Jacob Wolf House
The two-story log structure known as the Jacob Wolf House stands on a hillside overlooking the juncture of the White and North Fork Rivers in the present-day town of Norfork (Baxter County). It was constructed in 1829 as the first permanent courthouse for Izard County in Arkansas Territory and is the oldest public structure in Arkansas.
Before permanent Anglo-American settlement occurred, the juncture of the White and North Fork rivers was the site of early fur-trading activities. From 1819 to 1828, numerous villages of Shawnee and Delaware Indians were located nearby. Trade with these Indian tribes prompted Jacob Wolf to establish his homestead at the mouth of the North Fork River in 1824. In 1825, he was granted a license to operate ferries across both rivers. Wolf, of German ancestry, had arrived in the area in 1820. He was a merchant, builder of log structures, carpenter, and blacksmith.
Izard County was created in 1825, and in 1826, Jacob Wolf was elected as a representative to the General Assembly of Arkansas Territory. In October 1829, he successfully passed legislation to locate the permanent county courthouse in Liberty, the town that had developed around his homestead and ferries. Wolf donated land to the county for the courthouse site and then secured the contract for building the structure.
Wolf built a two-story log house with a central breezeway on the first level, typically called a dogtrot, to serve as the courthouse. The large upper-level room that extends over the breezeway served as the courtroom. Judges and lawyers traveled from distant parts of the territory to appear at the regularly scheduled county and territorial court sessions. The lower level housed the county clerk’s office. John P. Houston, brother of American legend Sam Houston, served as a county clerk in this courthouse. Families from throughout the county camped on the courthouse grounds when court was in session, socializing and competing in games.
C. F. M. Noland, traveling up the White River in 1830, noted in an article published in the Arkansas Advocate, noting that where the North Fork River joins the White River “…stands the Seat of Justice, Liberty; its situation is elevated and commanding….” Noland noted that Liberty had a tavern (inn), store, and blacksmith shop. A post office was established here in 1826.
New counties had been created out of Izard County by 1835. Liberty was no longer an advantageous location for the county seat, which was relocated to the now non-existent town of Athens. Wolf, still serving in the General Assembly, passed legislation to have the land he had donated to the county returned to him. The structure he had built as a courthouse then became the home of his extensive family of sixteen children and five stepchildren.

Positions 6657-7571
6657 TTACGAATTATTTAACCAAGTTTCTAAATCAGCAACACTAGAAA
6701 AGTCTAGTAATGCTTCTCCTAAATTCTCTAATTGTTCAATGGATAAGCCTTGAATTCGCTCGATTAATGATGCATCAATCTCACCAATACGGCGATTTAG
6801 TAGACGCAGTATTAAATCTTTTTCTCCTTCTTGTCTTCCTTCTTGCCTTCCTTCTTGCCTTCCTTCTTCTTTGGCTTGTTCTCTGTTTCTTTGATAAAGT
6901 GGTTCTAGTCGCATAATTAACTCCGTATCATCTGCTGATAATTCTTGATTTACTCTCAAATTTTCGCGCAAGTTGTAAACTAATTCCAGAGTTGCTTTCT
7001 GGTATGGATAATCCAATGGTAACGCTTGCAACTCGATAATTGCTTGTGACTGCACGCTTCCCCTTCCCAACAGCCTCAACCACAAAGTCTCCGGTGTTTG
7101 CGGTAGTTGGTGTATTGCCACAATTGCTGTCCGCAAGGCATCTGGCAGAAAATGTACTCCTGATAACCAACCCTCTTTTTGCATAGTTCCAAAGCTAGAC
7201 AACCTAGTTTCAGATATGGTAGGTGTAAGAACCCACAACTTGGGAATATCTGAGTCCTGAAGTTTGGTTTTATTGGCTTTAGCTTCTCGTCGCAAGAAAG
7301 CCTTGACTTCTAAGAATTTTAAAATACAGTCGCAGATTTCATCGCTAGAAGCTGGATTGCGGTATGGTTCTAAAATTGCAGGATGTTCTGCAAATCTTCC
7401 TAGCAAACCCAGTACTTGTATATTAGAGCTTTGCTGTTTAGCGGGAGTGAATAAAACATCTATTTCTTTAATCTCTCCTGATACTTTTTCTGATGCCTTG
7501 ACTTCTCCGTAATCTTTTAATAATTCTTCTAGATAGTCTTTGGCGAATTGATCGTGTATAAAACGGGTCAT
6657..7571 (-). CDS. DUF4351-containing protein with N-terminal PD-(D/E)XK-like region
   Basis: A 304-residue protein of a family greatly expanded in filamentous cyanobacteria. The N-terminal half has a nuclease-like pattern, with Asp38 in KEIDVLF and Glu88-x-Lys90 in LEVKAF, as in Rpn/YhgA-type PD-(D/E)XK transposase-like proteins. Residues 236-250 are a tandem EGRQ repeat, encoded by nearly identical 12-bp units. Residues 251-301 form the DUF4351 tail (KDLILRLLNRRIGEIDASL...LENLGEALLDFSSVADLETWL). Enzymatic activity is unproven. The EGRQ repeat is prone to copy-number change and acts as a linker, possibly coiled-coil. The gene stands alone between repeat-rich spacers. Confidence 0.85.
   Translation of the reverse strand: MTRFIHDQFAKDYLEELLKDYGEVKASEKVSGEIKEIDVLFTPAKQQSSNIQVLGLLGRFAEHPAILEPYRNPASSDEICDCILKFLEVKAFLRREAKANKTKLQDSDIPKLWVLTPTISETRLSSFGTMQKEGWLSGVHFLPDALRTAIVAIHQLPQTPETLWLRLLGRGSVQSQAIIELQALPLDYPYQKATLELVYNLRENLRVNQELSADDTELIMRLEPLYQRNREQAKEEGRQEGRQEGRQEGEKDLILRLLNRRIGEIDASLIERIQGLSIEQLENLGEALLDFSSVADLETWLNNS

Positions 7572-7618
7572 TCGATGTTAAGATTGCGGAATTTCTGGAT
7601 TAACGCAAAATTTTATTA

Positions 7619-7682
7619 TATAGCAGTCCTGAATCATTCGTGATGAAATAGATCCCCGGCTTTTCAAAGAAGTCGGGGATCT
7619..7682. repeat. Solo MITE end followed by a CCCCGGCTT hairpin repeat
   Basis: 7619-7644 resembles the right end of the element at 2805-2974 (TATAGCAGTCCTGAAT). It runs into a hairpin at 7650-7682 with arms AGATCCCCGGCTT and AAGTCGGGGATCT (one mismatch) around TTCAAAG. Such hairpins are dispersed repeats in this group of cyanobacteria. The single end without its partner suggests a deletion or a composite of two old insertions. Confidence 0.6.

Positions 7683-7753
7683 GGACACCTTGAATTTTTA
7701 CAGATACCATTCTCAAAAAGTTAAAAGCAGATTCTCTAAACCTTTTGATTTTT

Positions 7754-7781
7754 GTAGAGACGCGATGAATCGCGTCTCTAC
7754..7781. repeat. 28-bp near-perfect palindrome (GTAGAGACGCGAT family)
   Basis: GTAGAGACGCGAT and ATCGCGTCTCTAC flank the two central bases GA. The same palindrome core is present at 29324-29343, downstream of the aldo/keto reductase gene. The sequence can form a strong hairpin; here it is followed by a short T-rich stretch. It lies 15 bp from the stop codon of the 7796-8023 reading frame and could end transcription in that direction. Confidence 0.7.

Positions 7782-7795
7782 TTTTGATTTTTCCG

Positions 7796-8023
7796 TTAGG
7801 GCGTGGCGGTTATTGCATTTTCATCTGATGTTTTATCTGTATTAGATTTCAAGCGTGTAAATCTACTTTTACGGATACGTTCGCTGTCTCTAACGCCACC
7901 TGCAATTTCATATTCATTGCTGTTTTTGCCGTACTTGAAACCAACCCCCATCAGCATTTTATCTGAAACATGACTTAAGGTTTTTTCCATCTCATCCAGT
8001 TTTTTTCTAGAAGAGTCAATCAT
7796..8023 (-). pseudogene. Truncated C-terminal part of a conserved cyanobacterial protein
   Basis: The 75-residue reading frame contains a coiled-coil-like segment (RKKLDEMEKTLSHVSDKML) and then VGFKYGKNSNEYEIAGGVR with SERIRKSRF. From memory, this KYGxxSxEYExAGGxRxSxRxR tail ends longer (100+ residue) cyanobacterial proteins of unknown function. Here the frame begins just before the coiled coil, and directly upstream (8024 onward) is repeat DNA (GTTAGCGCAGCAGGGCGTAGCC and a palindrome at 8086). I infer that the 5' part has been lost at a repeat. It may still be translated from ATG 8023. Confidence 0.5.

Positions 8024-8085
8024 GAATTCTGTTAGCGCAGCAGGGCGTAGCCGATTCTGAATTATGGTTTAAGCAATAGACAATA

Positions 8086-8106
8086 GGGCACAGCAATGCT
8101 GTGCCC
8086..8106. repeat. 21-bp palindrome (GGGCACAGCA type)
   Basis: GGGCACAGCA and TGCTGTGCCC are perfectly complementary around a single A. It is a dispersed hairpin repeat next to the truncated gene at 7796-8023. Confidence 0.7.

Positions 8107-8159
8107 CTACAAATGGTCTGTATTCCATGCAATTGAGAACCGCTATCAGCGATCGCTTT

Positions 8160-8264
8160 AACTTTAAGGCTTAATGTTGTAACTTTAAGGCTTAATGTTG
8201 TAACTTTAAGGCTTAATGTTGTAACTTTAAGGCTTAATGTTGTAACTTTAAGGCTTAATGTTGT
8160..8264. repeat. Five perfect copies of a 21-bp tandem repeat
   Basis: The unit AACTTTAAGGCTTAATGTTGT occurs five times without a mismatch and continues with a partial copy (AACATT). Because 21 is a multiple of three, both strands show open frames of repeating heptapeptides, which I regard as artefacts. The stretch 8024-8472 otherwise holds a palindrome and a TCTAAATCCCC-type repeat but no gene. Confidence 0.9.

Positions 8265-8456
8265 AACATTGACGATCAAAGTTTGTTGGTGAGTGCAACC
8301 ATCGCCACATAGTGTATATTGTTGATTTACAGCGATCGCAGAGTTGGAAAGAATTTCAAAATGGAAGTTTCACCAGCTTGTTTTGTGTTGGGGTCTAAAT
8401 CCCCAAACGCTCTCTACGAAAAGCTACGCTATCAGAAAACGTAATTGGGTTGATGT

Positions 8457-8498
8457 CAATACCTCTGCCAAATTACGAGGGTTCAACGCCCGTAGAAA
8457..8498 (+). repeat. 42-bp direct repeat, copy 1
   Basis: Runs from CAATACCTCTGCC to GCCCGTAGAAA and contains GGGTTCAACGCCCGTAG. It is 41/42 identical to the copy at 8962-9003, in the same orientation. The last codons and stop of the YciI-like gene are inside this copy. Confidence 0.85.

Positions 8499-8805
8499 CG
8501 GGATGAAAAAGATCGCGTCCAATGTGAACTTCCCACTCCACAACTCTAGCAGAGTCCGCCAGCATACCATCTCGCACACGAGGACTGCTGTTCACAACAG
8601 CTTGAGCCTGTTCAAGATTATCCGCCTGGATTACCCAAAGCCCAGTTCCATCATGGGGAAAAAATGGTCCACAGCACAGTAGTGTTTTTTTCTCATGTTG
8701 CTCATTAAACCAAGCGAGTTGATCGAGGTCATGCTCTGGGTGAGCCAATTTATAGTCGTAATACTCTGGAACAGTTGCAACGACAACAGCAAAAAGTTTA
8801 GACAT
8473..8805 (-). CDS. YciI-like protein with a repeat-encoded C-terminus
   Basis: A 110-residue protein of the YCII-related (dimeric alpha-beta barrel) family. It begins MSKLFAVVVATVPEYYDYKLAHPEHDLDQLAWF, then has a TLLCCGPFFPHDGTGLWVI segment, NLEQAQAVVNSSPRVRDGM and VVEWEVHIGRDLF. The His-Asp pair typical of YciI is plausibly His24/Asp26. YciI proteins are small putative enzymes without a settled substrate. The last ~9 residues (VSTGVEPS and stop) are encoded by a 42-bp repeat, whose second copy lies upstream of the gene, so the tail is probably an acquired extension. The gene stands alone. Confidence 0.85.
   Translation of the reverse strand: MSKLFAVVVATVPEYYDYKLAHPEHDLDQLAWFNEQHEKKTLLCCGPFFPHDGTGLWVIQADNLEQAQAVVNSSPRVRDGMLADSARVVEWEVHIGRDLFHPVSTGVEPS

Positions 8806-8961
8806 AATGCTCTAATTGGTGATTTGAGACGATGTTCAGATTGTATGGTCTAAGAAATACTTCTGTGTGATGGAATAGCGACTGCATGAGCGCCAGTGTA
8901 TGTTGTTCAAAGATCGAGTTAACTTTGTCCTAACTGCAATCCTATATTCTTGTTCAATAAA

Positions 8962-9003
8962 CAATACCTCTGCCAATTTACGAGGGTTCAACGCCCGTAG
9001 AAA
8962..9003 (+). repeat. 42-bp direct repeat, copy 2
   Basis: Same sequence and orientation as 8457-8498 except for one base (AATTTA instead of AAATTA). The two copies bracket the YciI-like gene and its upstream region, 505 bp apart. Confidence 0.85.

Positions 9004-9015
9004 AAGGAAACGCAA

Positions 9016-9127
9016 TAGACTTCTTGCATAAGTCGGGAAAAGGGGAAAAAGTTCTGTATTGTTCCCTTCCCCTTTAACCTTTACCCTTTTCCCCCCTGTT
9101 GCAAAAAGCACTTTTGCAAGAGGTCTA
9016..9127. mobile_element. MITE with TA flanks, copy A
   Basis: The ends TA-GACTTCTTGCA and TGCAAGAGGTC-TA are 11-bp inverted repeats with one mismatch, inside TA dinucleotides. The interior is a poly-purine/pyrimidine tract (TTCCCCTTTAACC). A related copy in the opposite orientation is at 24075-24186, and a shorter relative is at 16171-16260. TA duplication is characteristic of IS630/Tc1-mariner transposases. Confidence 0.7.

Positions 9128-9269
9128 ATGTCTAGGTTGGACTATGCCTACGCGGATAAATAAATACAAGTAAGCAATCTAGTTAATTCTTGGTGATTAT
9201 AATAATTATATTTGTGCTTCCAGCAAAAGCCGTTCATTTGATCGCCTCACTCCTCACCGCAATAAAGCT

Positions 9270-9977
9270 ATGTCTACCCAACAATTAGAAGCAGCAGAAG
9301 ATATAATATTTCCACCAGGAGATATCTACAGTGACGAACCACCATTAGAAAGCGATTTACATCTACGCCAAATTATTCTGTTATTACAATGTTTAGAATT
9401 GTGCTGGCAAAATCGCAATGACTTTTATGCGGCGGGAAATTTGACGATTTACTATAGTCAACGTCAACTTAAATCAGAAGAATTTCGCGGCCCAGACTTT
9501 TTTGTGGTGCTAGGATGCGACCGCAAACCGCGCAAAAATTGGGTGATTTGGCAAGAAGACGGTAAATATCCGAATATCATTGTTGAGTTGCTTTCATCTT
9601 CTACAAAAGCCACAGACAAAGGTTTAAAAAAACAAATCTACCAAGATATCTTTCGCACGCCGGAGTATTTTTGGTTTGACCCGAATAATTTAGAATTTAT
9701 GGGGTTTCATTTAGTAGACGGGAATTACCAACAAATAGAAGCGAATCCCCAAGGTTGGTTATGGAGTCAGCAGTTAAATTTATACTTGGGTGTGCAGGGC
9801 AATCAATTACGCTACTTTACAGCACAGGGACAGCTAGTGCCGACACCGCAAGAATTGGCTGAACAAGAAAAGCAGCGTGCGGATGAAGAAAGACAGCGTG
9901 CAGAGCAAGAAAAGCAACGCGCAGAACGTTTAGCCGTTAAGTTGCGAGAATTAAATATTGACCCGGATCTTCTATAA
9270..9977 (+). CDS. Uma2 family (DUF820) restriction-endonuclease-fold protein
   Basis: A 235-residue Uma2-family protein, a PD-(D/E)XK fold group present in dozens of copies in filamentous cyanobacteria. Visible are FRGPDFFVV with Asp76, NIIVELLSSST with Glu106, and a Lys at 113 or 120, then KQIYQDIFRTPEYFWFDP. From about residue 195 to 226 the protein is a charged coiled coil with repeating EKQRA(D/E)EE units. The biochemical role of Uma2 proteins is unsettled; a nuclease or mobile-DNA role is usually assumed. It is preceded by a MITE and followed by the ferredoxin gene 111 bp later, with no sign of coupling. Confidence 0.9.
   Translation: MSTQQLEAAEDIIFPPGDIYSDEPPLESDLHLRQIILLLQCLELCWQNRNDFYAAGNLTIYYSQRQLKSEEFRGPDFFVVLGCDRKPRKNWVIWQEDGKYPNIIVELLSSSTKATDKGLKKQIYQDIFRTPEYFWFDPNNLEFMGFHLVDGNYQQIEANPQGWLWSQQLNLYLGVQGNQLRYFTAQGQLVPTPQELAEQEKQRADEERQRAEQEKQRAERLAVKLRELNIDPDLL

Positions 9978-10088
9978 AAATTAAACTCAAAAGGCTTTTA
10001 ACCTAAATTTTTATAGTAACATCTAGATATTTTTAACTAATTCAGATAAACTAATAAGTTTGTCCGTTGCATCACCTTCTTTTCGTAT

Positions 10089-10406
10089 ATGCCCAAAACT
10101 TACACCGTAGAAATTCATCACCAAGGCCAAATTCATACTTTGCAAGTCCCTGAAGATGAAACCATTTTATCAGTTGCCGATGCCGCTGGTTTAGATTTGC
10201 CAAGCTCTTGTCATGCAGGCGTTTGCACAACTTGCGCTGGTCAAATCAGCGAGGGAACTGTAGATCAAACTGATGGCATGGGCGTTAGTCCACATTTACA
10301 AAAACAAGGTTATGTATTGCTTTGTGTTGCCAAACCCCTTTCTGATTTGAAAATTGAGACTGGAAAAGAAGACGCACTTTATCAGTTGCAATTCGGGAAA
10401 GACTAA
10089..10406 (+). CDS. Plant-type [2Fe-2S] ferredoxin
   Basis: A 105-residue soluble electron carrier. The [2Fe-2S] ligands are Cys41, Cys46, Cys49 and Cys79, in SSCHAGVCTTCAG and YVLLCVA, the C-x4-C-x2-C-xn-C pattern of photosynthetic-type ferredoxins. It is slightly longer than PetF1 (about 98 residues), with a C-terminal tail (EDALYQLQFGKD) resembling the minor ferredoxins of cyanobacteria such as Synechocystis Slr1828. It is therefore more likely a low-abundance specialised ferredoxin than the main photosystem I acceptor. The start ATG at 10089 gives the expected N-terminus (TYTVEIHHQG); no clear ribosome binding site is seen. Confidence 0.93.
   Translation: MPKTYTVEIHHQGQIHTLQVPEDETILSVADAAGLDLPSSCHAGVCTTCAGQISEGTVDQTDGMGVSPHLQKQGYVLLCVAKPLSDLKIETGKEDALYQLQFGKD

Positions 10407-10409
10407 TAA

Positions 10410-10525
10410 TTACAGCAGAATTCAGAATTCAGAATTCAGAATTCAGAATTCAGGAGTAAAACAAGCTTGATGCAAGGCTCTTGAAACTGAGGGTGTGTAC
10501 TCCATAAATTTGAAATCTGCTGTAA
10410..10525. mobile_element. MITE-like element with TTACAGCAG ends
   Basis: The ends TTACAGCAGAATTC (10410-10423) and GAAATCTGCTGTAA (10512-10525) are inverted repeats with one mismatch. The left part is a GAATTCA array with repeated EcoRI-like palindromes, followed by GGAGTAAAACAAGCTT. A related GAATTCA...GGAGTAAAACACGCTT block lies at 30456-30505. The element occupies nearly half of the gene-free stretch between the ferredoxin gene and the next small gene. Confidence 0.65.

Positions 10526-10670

Thousands of early settlers followed the White River into the interior of north Arkansas and passed by the Wolf House. Many stopped to trade, and Wolf prospered. He was an early leader of the Baptist churches in Arkansas until his death on January 1, 1863. The house was sold in 1865.
In the late 1930s, the Jacob Wolf House came under public ownership and was maintained over the years by the stewardship of local residents. In the 1960s, Gerald L. K. Smith on behalf of the Elna M. Smith Foundation restored and furnished the house. A public dedication took place on May 8, 1966, with an address by former congressman Claude Albert Fuller.
A 1999 Courthouse Restoration Grant from the Arkansas Historic Preservation Program provided funding to restore the structure to its appearance when it served as a territorial courthouse. At that time, conflicting dates for its construction were resolved through scientific studies. The restoration was completed in 2002. The house was listed on the National Register of Historic Places on April 13, 1973, and presently serves as a museum. On October 4, 2016, the Baxter County Quorum Court voted to transfer the property to what is now the Division of Arkansas Heritage, which now operates it as the Jacob Wolf House Historic Site.
For additional information:
“A House of Many ‘Firsts.’” Ark/Ozark (Summer/Fall 1974): 4–5.
Baker, Russell P. “Jacob Wolf.” Arkansas Historical Quarterly 37 (Summer 1978): 182–192.
“Jacob Wolf House.” National Register of Historic Places nomination form. On file at Arkansas Historic Preservation Program, Little Rock, Arkansas.
Jameson, Tommy, and Joan L. Gould. Jacob Wolf House: Historic Structure Report. Little Rock: Southern Reprographics, 2004.
Schnedler, Jack. “1829 Jacob Wolf House Now a State Historic Site.” Arkansas Democrat-Gazette, May 4, 2021, pp. 1E, 6E.
Joan L. Gould
According to my family, my father Fredrick H. Payton, his sister Olga, his brother Gerald, and his father Herbert L. Payton lived in the Jacob Wolf House back in the 1920s and maybe 1930s. (I don’t know what years exactly.) I remember my dad talking about hearing ghostly sounds in the stairways when the family had retired for the night. I remember him saying that they grew cotton and garden vegetables for a living. He told me that in the 1860s, slaves were hanged there for some reason, and that it was an old fort at one time. He told me they lived on the upper level on the right side of the old fort. When my dad died in 1996, I got an old postcard with a picture of the place on it. That’s the first time I saw what it looked like.
I believe Jacob Wolf is an ancestor of mine. I would like to visit the house. My grandmother lived in Texas, but her mother was born in Arkansas. I believe, because of some research that I have done, that Jacob was her grandfather.
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